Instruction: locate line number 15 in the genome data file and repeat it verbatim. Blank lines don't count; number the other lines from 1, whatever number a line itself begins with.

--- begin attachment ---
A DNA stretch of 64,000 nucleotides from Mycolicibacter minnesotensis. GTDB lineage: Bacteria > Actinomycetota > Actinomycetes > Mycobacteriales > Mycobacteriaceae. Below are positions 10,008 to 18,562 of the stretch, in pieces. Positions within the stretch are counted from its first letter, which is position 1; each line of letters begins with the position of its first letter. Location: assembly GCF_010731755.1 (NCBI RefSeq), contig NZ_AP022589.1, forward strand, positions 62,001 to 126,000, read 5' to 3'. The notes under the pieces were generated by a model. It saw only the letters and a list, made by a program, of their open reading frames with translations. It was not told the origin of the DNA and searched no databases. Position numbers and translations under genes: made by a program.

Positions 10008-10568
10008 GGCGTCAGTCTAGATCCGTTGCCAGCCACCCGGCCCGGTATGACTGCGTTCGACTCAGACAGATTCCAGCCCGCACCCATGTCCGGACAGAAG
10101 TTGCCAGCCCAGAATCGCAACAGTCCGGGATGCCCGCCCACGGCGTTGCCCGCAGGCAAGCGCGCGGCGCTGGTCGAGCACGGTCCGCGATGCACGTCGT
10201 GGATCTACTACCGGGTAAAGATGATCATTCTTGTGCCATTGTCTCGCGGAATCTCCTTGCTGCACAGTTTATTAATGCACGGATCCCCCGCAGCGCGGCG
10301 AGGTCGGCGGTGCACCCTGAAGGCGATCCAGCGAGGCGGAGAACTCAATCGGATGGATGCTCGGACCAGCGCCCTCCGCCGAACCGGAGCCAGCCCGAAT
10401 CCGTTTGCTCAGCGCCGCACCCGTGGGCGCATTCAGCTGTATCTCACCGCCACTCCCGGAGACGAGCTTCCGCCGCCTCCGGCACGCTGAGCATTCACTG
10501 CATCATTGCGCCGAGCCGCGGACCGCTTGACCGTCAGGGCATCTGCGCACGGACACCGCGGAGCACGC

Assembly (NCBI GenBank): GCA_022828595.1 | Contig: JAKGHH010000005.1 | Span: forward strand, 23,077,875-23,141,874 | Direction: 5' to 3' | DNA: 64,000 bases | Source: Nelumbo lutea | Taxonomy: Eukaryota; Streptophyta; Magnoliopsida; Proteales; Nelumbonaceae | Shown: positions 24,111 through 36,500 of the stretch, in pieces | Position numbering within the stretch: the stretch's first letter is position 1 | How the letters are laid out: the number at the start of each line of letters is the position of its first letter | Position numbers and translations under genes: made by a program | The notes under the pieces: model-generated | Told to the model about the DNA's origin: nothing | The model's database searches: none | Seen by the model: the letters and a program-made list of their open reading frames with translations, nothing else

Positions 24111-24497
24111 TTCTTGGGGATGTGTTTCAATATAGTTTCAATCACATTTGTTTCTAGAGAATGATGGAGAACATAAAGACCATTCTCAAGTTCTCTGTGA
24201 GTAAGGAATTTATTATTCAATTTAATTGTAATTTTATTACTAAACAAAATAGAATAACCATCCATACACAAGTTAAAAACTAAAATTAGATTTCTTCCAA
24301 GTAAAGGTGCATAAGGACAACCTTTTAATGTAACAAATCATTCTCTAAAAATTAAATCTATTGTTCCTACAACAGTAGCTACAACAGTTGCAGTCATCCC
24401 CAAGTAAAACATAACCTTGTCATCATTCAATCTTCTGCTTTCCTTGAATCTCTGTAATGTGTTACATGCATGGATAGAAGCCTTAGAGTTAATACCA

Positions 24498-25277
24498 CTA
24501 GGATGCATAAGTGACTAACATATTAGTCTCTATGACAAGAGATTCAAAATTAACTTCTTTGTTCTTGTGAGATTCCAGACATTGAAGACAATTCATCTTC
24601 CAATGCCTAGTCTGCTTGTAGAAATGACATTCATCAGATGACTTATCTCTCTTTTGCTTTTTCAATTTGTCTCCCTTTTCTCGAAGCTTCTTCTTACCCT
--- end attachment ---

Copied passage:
Positions 24498-25277